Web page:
This week the P.C. in Rome Program was pleased to welcome two visitors from Providence College. Mr. Chuck Haberle is the Assistant Vice President of Academic Affairs and has oversight of the Center for International Studies. Dr. Terry McGoldrick is an Associate Professor of Theology and the Chair of the “Rome Committee” in the Theology Department.
The purpose of their administrative visit was to familiarize themselves with the P.C. in Rome program “on the ground” so that they can effectively administer the logistics and details of the Program back home. Although only on a short stay with us, they were able to pack in a host of activities including class observations, meetings with students, faculty, staff, and administration, and even a tour of some student apartments for a true picture of what daily life is like here for a semester abroad.
Mr. Haberle and Dr. McGoldrick met with the CEA Rome Team and discussed academics, housing, student life, co-curricular opportunities, and partnerships with Italian universities in Rome.
One evening they met with students for an in-depth conversation on their experiences here and asked what they would tell potential students who were considering a semester in Rome. The students were able to relate the blessings as well as the challenges of “Italian life” and living in the chaotic, busy, but also beautiful city of Rome. They told them about the wonderful experience they are having and the places they have already seen in just eight weeks.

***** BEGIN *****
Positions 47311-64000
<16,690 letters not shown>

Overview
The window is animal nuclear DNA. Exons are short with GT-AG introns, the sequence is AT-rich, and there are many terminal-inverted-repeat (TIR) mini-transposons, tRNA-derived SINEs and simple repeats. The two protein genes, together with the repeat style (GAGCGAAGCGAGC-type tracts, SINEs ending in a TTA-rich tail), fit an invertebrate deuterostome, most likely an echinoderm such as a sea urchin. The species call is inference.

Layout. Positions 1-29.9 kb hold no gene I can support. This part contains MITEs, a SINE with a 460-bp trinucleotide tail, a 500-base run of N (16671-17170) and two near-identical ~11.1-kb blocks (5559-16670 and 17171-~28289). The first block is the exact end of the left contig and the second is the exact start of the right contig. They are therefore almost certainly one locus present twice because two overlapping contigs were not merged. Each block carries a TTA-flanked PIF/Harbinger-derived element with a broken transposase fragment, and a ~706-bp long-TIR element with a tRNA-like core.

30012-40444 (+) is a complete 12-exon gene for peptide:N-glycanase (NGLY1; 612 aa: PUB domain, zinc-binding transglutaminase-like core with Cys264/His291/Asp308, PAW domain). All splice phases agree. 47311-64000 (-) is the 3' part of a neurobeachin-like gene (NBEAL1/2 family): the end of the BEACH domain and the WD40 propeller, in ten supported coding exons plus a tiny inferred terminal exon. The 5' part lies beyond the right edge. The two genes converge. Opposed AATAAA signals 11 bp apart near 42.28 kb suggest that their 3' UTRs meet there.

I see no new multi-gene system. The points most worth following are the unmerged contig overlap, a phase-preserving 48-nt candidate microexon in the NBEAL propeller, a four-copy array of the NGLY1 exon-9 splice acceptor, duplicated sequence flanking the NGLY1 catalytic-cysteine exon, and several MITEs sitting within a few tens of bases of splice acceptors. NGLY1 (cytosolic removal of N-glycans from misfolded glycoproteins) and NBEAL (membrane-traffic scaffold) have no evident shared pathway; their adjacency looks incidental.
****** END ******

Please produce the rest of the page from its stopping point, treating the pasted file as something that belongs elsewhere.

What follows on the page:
We were especially happy that their administrative visit was this week since we were able to bring them with us to the Wednesday Audience with Pope Francis.
Administrative visits like this are important because it strengthens the bond with the home campus and helps to ensure effective collaboration between P.C. and CEA. By familiarizing themselves with P.C. in Rome, Mr. Haberle and Dr. McGoldrick can now bring back a deeper appreciation of how our program, in a unique way, perhaps, from other study abroad experiences, flows from the very heart of the College mission as a Catholic, Dominican institution.
This week the P.C. in Rome Program was pleased to welcome two visitors from Providence College. Mr. Chuck Haberle is the Assistant Vice President of Academic Affairs and has oversight of the Center for International Studies. Dr. Terry McGoldrick is an Associate Professor of Theology and the Chair of the “Rome Committee” in the Theology […]MORE
“It is important to know that the Mariology can never stand on its own. It always starts with Christology. The focus is never on her, instead it is on her son, Christ.” Chelsea Lynch
This week’s Blog is devoted to our recent visit to the basilica of St. Mary Major. After a lecture on the Gospel of Luke, we toured the basilica which is dedicated to Mary, the Mother of God. Luke’s theology of Mary in his Gospel is highly developed, casting her as a model of discipleship.